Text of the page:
4. Innovation: Having proven through the pandemic that innovation is possible at rarely-before-seen speed (think the 'technology infrastructure' – aka Zoom and MSoft Teams – with the shift to remote working, the development of QR codes, vaccines and the like), there is the realisation that this pace of innovation must continue in order to remain competitive in 2022.
 Chanticleer CEO Poll, AFR, December 11 2021 and Australian CEO Survey 2022, AIGroup, January 2022
 The Conference Board C-suite Outlook 2022, December 2021 and CEO Predictions, Time, January 2, 2022
Another interesting perspective on the question 'What CEOs want' is illustrated through this year's Open Letter by Larry Fink, Chairman and CEO of Black Rock. Whilst many of the focus areas above come through as mandates for CEOs, so clearly do matters like ESG, purpose and stakeholder capitalism. These are by no means new concepts – sustainability has been on the agenda for years, purpose led businesses have demonstrated they don't suffer on the bottom line and stakeholders are always at the centre of everything C-levels do.
So what does this really mean, you might ask? I believe the call to action for CEOs is that they need be more vocal in embedding and integrating these concepts into their businesses by turning them from concept to concrete behaviours and priorities for their workforce. Shareholders are calling for a long term view to performance and profits and they want to actively see CEOs step up in these areas critical to that long term success.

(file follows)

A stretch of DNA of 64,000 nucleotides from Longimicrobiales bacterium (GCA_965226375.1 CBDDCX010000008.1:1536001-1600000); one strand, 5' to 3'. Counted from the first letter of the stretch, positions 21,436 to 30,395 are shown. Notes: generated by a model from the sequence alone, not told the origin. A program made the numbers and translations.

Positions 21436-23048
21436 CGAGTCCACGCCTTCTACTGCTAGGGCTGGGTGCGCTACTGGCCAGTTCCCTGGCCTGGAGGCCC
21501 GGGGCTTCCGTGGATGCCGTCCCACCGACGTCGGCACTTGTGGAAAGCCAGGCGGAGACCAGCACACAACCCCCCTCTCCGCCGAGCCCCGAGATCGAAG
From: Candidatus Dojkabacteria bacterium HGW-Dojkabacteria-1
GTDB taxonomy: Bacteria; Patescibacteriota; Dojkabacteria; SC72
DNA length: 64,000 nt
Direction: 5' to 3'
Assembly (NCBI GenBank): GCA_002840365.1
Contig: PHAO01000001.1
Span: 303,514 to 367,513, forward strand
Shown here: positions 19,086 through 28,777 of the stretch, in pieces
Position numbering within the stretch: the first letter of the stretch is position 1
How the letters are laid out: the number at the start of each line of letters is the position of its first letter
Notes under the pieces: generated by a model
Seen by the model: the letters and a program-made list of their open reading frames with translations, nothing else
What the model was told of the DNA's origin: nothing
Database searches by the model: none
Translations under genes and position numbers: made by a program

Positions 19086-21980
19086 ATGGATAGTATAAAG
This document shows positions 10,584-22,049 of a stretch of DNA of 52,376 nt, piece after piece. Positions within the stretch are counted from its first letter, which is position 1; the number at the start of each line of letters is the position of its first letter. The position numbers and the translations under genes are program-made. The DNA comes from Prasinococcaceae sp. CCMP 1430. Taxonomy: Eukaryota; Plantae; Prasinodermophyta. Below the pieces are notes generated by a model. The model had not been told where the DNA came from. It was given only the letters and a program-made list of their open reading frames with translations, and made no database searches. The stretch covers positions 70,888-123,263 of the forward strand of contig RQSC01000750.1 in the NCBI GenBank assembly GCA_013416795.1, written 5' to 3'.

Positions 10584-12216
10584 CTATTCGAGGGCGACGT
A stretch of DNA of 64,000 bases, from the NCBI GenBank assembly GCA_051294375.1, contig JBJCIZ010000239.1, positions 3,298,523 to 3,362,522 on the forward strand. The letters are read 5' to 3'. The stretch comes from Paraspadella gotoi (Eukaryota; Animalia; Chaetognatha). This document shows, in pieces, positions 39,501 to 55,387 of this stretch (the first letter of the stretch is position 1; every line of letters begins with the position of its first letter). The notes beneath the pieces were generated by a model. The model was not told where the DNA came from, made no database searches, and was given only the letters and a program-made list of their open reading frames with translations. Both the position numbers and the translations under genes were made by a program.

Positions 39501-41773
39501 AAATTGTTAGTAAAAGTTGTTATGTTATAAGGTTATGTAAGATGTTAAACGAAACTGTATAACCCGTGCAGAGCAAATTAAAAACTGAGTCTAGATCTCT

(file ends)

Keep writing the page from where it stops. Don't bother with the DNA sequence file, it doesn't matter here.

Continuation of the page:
What that means for CFOs
I expect that your business is impacted by all of these concepts and focus areas I've shared above. But the extent to which they are a priority for your CEO and your business will vary from other CFOs like yourself. So the question of course, is what does this mean you need to do?
Start by having this conversation with your CEO. CEOs are looking for someone to have their back as they focus on being the face and voice of the business. As the CFO, you are uniquely placed because you understand the financial implications of every one of the concepts above and the impact that will likely have in the short, medium and long term performance of your business. You can arm your CEO with the knowledge and insight to empower them to lead the business. No one else has access to this intelligence.
Stay up to date with what's happening in the market. Get together with your CFO colleagues, find out what their CEOs are focused on. Talk to your teams. Make sure they know what the priorities are, and how they can support you support the CEO.
Understanding what your CEO wants is a critical component to your ability to be successful this year. Set the tone now – give them the confidence that you are their partner and give yourself the best opportunity to elevate your impact as a CFO in 2022.
Do you know what your CEO wants?
What are the questions you need to ask to find out?
What does that mean for how you organise yourself and your team?